Story Source:

The above story is based on materials provided by American Medical Group Association (AMGA). Note: Materials may be edited for content and length.


Cite This Page:

American Medical Group Association (AMGA). "Advanced practice clinician workforce continues to grow; incentive pay an increasing part of compensation mix." ScienceDaily. ScienceDaily, 14 February 2014. <www.sciencedaily.com/releases/2014/02/140214130715.htm>.
American Medical Group Association (AMGA). (2014, February 14). Advanced practice clinician workforce continues to grow; incentive pay an increasing part of compensation mix. ScienceDaily. Retrieved August 22, 2014 from www.sciencedaily.com/releases/2014/02/140214130715.htm
American Medical Group Association (AMGA). "Advanced practice clinician workforce continues to grow; incentive pay an increasing part of compensation mix." ScienceDaily. www.sciencedaily.com/releases/2014/02/140214130715.htm (accessed August 22, 2014).

Share This




More Health & Medicine News

Friday, August 22, 2014

Featured Research

from universities, journals, and other organizations


Featured Videos

from AP, Reuters, AFP, and other news services

Drug Used To Treat 'Ebola's Cousin' Shows Promise

Drug Used To Treat 'Ebola's Cousin' Shows Promise

Newsy (Aug. 21, 2014) An experimental drug used to treat Marburg virus in rhesus monkeys could give new insight into a similar treatment for Ebola. Video provided by Newsy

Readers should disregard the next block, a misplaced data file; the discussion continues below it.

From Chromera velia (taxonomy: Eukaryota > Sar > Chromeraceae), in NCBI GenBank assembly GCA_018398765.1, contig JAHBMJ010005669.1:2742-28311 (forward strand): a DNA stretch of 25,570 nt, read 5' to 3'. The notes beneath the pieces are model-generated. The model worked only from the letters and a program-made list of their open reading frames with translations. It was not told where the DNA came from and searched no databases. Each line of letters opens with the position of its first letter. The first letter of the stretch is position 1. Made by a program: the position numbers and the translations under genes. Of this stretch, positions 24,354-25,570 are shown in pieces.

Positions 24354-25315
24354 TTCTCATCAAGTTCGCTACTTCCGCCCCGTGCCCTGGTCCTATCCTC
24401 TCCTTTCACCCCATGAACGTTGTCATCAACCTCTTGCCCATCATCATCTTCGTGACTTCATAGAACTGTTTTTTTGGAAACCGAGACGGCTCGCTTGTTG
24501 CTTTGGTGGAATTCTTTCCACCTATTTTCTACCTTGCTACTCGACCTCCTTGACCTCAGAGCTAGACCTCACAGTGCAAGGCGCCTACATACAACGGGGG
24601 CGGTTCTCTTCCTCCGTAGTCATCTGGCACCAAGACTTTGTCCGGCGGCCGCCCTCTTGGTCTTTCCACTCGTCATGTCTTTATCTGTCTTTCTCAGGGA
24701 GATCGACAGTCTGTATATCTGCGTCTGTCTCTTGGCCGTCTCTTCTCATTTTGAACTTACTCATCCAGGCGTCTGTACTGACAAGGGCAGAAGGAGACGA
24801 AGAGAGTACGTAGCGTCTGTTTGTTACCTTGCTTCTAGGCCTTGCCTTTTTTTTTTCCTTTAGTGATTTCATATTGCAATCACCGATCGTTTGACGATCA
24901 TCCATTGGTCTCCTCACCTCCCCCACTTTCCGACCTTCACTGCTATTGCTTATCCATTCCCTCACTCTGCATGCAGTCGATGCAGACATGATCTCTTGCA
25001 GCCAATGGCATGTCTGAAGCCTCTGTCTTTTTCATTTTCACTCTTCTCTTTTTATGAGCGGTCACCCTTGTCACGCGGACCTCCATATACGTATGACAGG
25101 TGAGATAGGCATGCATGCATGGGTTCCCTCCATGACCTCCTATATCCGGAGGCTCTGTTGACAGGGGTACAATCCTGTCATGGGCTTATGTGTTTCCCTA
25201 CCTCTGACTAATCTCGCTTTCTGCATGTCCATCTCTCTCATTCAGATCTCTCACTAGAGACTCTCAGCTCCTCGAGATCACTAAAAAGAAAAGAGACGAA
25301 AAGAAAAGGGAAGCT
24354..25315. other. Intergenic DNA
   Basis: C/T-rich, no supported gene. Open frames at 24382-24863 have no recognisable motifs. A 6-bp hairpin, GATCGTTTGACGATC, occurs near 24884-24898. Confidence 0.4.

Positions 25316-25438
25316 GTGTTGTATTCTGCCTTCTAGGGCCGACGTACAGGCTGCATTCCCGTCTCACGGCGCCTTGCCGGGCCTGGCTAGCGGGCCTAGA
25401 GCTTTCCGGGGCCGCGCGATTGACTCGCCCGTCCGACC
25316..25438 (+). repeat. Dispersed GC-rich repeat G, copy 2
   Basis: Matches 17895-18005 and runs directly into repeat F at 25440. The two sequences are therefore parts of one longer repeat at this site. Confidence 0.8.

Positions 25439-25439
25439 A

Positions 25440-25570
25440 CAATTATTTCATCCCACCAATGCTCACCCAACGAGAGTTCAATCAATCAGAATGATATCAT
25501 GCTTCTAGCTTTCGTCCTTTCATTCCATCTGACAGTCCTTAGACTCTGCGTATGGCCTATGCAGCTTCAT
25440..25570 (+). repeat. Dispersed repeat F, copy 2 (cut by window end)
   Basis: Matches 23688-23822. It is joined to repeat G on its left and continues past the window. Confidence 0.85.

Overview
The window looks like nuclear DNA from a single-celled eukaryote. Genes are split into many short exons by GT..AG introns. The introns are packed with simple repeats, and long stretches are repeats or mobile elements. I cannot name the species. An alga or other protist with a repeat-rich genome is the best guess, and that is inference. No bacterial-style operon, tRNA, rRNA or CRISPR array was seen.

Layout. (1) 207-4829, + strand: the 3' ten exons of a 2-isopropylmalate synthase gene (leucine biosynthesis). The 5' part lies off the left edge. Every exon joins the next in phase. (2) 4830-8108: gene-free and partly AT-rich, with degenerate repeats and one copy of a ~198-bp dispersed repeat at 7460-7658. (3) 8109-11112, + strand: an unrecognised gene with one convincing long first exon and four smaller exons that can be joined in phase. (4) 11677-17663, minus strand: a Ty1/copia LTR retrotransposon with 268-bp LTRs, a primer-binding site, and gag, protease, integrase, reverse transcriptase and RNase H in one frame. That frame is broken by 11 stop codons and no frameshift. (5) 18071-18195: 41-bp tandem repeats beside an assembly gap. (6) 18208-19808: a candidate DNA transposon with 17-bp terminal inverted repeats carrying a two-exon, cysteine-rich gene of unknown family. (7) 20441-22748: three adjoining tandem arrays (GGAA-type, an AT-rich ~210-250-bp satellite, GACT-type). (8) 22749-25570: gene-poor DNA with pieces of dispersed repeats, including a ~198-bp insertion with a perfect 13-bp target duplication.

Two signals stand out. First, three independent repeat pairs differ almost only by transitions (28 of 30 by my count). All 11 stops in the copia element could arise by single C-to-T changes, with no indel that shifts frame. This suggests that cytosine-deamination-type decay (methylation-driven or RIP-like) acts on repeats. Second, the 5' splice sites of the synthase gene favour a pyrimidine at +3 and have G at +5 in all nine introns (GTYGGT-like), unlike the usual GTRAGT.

Powered by NewsLook.com
Two US Ebola Patients Leave Hospital Free of the Disease

Two US Ebola Patients Leave Hospital Free of the Disease

AFP (Aug. 21, 2014) Two American missionaries who were sickened with Ebola while working in Liberia and were treated with an experimental drug are doing better and have left the hospital, doctors say on August 21, 2014. Duration: 01:05 Video provided by AFP
Powered by NewsLook.com
Cadavers, a Teen, and a Medical School Dream

Cadavers, a Teen, and a Medical School Dream

AP (Aug. 21, 2014) Contains graphic content. He's only 17. But Johntrell Bowles has wanted to be a doctor from a young age, despite the odds against him. He was recently the youngest participant in a cadaver program at the Indiana University NW medical school. (Aug. 21) Video provided by AP
Powered by NewsLook.com
American Ebola Patients Released: What Cured Them?

American Ebola Patients Released: What Cured Them?

Newsy (Aug. 21, 2014) It's unclear whether the American Ebola patients' recoveries can be attributed to an experimental drug or early detection and good medical care. Video provided by Newsy
Powered by NewsLook.com

Search ScienceDaily

Number of stories in archives: 140,361

Find with keyword(s):
Enter a keyword or phrase to search ScienceDaily for related topics and research stories.

Save/Print:
Share:

Breaking News:
from the past week

In Other News

... from NewsDaily.com

Science News

Health News

Environment News

Technology News



Save/Print:
Share:

Free Subscriptions


Get the latest science news with ScienceDaily's free email newsletters, updated daily and weekly. Or view hourly updated newsfeeds in your RSS reader:

Get Social & Mobile


Keep up to date with the latest news from ScienceDaily via social networks and mobile apps:

Have Feedback?


Tell us what you think of ScienceDaily -- we welcome both positive and negative comments. Have any problems using the site? Questions?
Mobile: iPhone Android Web
Follow: Facebook Twitter Google+
Subscribe: RSS Feeds Email Newsletters
Latest Headlines Health & Medicine Mind & Brain Space & Time Matter & Energy Computers & Math Plants & Animals Earth & Climate Fossils & Ruins